A Song of Worship

KEY VERSE: “My soul longeth, yea, even fainteth for the courts of the LORD: my heart and my flesh crieth out for the living God.” —Psalm 84:2


THE WORSHIP OF God by the nation of Israel often included the use of songs. The Book of Psalms is a collection of such songs of worship written by David, and others. They not only expressed reverence for God in words, but were accompanied by beautiful music. The 84th Psalm was dedicated ‘to the chief musician upon the gittith’, and was a psalm for the Sons of Korah. The gittith was adopted by Israel to make music for their psalms, and was manufactured in Gath.

The sons of Korah were descended from Levi through Kohath, and, together with other Levites, were given the service of song. After the genealogy of these is outlined in I Chronicles 6:31,32, we read: “These are they whom David set over the service of song in the house of the Lord, after that the Ark had rest. And they ministered before the dwelling place of the Tabernacle of the Congregation with singing, until Solomon had built the house of the Lord in Jerusalem: and then they waited on their office according to their order.”

The hymns we sing today are intended to express our devotion and love for God. Our key text relates the deep desire which every true child of God has to assemble with others of like precious faith for worship. The psalm begins with the words: “How amiable [lovely] are thy tabernacles [dwelling places] O Lord [Jehovah] of Hosts.” We are reminded of the Apostle Paul’s beautiful illustration, “Ye are the temple of the living God.” (II Cor. 6:16) Thus, every loyal, consecrated heart is a dwelling place of God, and the church of Christ which is being selected during the Gospel Age, will be the great temple of the future age.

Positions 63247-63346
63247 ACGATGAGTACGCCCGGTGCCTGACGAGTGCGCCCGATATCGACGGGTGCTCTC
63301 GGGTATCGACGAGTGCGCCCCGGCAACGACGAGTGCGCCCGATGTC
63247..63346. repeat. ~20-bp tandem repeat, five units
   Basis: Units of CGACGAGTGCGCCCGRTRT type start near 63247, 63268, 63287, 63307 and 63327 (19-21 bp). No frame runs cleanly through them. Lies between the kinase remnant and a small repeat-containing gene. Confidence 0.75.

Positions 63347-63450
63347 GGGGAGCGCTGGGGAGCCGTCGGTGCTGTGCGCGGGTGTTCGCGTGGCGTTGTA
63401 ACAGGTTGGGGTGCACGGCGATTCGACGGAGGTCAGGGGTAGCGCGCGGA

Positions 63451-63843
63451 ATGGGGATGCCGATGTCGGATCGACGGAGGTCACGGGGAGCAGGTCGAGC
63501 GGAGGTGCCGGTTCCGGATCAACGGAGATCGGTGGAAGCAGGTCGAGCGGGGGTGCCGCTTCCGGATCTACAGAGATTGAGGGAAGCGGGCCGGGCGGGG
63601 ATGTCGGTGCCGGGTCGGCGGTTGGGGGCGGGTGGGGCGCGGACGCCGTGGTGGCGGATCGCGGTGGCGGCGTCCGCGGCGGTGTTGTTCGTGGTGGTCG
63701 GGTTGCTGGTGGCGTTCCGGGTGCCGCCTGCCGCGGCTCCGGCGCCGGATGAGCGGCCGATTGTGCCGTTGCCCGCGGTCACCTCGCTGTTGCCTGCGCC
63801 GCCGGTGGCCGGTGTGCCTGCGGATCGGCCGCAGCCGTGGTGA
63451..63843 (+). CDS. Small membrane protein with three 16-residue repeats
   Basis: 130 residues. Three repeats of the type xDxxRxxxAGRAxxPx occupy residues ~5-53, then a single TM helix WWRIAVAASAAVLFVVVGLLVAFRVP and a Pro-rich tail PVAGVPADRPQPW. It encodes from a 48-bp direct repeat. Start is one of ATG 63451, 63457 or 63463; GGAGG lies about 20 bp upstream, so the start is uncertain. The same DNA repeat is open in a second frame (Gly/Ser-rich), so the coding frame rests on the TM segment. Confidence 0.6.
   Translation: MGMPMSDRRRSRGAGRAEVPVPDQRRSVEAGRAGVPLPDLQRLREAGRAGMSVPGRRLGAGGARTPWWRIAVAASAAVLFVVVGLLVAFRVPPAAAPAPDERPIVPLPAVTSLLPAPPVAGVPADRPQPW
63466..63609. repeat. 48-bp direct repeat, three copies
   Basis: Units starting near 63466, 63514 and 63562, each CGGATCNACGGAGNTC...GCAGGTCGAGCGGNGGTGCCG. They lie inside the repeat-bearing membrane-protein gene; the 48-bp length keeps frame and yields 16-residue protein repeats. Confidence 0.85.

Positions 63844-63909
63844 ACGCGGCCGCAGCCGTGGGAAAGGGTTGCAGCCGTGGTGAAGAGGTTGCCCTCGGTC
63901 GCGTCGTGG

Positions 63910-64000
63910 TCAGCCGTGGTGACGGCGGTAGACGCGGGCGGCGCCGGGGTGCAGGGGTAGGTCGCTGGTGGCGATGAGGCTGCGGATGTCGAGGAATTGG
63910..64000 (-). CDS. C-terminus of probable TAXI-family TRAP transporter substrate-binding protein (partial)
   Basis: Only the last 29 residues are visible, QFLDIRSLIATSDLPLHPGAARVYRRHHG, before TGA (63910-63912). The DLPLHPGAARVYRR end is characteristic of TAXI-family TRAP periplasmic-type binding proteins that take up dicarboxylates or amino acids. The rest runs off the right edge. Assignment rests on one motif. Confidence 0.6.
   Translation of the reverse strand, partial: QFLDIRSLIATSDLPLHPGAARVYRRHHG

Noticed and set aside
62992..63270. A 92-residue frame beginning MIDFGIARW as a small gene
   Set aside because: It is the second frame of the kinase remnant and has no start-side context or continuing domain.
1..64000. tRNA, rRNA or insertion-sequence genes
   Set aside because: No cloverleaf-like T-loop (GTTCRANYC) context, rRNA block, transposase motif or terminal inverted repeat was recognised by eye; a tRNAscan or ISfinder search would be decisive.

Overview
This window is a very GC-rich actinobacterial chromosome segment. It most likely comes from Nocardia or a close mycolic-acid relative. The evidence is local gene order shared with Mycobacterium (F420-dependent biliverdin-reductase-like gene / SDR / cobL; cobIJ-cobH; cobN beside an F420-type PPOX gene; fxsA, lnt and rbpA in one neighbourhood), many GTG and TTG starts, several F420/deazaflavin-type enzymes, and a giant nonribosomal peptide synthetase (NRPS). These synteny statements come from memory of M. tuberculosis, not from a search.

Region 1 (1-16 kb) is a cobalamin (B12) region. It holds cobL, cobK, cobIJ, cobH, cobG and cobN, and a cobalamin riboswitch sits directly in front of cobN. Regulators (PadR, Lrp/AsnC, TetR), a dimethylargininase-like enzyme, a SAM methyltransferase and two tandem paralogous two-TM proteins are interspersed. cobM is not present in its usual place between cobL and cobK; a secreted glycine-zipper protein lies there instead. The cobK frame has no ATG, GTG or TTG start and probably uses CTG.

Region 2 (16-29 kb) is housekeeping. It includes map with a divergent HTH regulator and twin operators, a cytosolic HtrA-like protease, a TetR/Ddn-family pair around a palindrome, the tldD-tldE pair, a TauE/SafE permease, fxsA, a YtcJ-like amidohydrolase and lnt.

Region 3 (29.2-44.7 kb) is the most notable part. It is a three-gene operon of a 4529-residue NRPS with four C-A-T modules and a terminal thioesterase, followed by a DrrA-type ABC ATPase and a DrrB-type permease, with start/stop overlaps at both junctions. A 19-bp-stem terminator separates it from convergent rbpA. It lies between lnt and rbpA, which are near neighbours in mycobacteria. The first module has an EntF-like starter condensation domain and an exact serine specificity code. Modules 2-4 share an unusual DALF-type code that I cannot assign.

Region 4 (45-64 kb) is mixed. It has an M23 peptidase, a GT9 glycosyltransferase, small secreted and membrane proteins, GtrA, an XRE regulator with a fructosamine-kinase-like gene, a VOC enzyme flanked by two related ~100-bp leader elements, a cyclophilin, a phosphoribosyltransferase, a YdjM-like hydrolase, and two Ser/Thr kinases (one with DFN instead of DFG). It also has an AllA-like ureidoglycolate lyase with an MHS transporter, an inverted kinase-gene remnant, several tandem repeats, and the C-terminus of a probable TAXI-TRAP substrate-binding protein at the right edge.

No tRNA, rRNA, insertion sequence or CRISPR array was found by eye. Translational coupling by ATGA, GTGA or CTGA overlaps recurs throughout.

We are not surprised, therefore, that there should be a longing on the part of every true child of God to seek the manifestation of divine favor by assembling with others who evidence this same devotion to God. Psalm 84:3 gives an illustration of the joy of worshiping together, as found in nature. The Lesser Translation renders this with clarity. We read: “Even as the sparrow hath found a house and the swallow a nest for herself, where she may lay her young, (so have I found) thy altars, O Lord of hosts, my king, my God.”

We are reminded of the Brazen Altar in the Court of the ancient Jewish Tabernacle, and the great sacrifice which Jesus made thereon, pictured by the bullock. This elicits from us praise for God. And we recall the Golden Altar in the Holy, where we are also pictured as having a share with Jesus in our joint sacrifice.

There are many beautiful sentiments expressed in this psalm. One of the better known is in verse 10: “A day in thy courts is better than a thousand [elsewhere]. I had rather be a doorkeeper in the house of my God than to dwell in the tents of wickedness.” How true we know it to be, that it is better to have a humble service in God’s house, than a prominent service in this present evil world.

The last two verses of this psalm were the inspiration for a beautiful hymn, “The Lord, A Sun and Shield.” The first verse reads:

“Sun of my soul, my Father dear,
I know no night when thou art near.
O may no earth-born cloud arise
To hide thee from thy servant’s eyes.”
Hymns of Dawn, #273

This, indeed, is a song of worship which expresses the heartfelt sentiments of the faithful children of God.

Dawn Bible Students Association
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